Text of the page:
Jul 142014
 
 July 14, 2014  Laws, Non-U.S., Surveillance

Rob Taylor reports:

They have delivered spectacular new aerial perspectives of everything from whales at sea to the interior of exploding fireworks and, more controversially, the conduct of celebrity weddings.

But as the use of unmanned aerial vehicles accelerates and moves from battlefields to overflights of suburban backyards and street surveillance, Australia’s parliament has become the latest to push for new legislation to protect against privacy invasions by drones, adding to similar concerns raised by civil-liberties groups and privacy regulators in the United States and elsewhere.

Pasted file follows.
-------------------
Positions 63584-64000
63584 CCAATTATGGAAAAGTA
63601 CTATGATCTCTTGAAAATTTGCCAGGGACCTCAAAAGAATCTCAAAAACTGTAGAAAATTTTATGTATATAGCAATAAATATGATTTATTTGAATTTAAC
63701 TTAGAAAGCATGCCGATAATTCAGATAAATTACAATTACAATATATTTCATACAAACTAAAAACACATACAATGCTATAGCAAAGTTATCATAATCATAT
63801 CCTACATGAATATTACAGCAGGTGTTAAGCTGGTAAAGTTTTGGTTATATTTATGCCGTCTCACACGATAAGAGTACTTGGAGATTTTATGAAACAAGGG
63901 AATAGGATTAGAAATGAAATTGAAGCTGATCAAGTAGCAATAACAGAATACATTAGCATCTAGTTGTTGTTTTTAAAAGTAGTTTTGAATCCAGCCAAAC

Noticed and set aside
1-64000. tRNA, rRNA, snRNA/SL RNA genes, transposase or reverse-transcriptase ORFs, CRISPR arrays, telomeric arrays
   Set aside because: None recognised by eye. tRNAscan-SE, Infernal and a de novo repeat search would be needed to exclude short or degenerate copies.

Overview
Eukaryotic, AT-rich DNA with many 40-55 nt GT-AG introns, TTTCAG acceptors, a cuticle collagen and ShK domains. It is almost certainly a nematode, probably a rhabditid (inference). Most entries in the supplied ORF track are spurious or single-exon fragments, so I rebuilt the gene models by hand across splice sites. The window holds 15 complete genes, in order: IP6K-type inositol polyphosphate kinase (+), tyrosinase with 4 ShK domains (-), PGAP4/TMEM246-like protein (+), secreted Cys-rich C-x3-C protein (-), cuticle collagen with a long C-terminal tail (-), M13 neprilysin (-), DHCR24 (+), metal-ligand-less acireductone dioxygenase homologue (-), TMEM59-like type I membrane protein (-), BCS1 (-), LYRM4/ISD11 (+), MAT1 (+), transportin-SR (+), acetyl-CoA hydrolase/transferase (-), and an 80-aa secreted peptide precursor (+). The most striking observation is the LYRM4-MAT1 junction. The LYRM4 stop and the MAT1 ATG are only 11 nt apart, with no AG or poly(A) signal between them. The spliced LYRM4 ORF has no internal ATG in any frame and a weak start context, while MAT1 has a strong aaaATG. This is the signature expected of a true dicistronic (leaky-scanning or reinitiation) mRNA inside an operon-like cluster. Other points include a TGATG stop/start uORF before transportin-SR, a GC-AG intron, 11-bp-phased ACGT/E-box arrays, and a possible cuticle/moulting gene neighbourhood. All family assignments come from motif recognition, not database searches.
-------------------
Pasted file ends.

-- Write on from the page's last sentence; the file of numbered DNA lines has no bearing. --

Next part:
After months of deliberations, a committee of Australian lawmakers released a report on Monday calling for new laws to protect Australians from “malicious drone use” as the use of camera-carrying UAVs becomes increasingly common, as well as safety concerns about reliability of the fast-advancing technology.

Read more on Wall Street Journal.

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